Antonio Stradivari's career as a violin maker can be divided into several periods, each marked by distinctive characteristics and innovations in his violin-making style. These periods are named after the towns in which he worked, primarily Cremona, Italy. The main periods are:
- Early Period (c. 1660 - 1680): In his early years, Stradivari's work was influenced by his teacher, Nicolo Amati. Violins from this period are often referred to as "Amatise" because of this influence. They feature a more slender and elegant design, and the varnish is typically light orange or brown.
- Middle Period (c. 1680 - 1720): Stradivari's middle period is considered his most prolific and innovative. However, it's within this period that he reached what is often called his "Golden Period," spanning from around 1700 to 1720. His instruments from this Golden Period are highly sought after and are often considered some of the finest ever made. They are known for their rich, complex, and resonant sound, along with a more refined design featuring a slightly broader body. The varnish used during this period is often a rich, golden-brown color, and Stradivari's attention to detail in carving and varnishing reached its peak.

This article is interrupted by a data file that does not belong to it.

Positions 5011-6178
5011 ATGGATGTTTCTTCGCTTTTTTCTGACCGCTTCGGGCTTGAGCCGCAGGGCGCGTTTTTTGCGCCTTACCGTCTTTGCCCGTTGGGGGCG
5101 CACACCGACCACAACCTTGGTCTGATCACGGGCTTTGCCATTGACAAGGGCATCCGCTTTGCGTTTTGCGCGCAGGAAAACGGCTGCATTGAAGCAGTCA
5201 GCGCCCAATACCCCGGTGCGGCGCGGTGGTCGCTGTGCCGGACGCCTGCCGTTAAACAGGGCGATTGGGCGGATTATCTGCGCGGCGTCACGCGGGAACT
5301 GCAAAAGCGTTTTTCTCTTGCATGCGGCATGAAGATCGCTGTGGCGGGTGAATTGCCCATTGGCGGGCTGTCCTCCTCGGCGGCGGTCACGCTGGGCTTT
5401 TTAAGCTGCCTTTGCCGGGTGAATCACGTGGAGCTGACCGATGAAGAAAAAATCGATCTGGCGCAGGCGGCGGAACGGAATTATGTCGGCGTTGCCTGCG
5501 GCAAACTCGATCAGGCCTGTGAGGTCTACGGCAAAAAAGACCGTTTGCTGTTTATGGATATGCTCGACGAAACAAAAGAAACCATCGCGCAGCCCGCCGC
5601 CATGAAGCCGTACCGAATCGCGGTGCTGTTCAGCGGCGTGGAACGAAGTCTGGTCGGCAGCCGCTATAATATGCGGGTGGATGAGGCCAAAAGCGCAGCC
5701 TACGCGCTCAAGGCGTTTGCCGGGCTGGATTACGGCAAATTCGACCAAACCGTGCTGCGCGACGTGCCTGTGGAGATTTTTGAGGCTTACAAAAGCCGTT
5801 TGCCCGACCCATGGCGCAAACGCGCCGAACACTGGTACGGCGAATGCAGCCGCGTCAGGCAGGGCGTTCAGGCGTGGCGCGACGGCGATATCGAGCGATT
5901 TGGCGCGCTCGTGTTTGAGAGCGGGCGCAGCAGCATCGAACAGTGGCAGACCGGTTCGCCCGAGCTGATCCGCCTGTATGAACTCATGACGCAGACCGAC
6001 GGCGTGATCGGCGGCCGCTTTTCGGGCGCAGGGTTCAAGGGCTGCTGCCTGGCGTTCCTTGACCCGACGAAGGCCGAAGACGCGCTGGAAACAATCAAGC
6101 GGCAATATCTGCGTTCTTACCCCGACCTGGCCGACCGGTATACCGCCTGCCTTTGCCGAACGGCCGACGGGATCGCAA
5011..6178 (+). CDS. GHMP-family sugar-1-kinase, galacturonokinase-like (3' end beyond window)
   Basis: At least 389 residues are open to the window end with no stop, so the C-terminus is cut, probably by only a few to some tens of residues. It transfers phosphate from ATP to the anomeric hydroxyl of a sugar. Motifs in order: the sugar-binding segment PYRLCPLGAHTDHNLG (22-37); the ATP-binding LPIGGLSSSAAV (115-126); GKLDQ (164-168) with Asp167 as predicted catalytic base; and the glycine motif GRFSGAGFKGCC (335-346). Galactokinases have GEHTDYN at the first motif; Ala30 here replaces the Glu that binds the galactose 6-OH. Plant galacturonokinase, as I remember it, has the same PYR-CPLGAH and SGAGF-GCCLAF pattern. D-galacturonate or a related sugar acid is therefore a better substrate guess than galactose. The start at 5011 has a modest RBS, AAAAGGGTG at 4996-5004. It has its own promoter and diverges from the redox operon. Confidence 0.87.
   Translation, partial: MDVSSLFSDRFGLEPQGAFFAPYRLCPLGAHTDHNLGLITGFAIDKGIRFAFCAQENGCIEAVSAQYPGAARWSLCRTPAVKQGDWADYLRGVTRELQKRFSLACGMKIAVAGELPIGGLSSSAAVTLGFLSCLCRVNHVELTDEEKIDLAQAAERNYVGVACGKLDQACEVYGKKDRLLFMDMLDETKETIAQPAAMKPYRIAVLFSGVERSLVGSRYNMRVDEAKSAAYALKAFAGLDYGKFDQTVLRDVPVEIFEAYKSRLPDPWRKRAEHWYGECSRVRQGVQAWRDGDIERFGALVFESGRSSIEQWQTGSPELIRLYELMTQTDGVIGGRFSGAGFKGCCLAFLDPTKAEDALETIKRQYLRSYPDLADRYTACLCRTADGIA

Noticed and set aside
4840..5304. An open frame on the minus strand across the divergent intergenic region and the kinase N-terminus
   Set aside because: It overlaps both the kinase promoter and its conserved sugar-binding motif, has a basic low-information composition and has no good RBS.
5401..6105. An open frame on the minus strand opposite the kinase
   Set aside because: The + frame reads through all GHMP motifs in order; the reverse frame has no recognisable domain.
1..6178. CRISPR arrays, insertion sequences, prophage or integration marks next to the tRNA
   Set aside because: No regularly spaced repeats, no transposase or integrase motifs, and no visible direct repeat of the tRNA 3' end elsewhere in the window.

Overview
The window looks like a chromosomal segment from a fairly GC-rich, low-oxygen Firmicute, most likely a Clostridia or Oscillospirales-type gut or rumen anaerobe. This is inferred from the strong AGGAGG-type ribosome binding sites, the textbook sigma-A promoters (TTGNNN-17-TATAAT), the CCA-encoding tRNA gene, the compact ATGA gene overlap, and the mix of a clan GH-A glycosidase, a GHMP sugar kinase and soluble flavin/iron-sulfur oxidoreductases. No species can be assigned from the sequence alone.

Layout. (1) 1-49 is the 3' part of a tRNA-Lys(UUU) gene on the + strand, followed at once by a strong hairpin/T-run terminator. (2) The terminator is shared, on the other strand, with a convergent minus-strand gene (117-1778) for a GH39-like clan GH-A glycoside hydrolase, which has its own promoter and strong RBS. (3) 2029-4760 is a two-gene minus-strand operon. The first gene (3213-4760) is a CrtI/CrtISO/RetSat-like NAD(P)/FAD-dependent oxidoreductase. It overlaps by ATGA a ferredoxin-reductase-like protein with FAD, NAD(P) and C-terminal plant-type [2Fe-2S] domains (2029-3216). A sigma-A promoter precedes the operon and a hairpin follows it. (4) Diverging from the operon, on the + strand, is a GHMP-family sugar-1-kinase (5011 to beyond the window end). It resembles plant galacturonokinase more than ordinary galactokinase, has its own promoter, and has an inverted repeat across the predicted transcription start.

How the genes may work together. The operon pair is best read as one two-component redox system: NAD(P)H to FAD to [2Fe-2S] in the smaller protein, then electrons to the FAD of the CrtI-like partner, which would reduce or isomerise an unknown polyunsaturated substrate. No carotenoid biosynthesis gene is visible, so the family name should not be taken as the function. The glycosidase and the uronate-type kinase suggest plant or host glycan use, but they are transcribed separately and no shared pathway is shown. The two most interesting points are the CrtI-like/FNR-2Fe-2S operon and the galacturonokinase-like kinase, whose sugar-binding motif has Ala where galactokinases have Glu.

- Late Period (c. 1720 - 1737): In his later years, Stradivari's designs became a bit more standardized, with less experimentation. These violins often have a slightly longer and more slender soundhole. While still exceptional, some violin experts consider the earlier middle period and Golden Period instruments to be the pinnacle of his work.
It's important to note that Stradivari's work is highly regarded throughout all these periods, and the distinctions are often subtle and debated among experts. Stradivarius violins from all periods continue to be coveted for their exceptional craftsmanship and sound quality, and they remain among the most valuable and sought-after instruments in the world of classical music.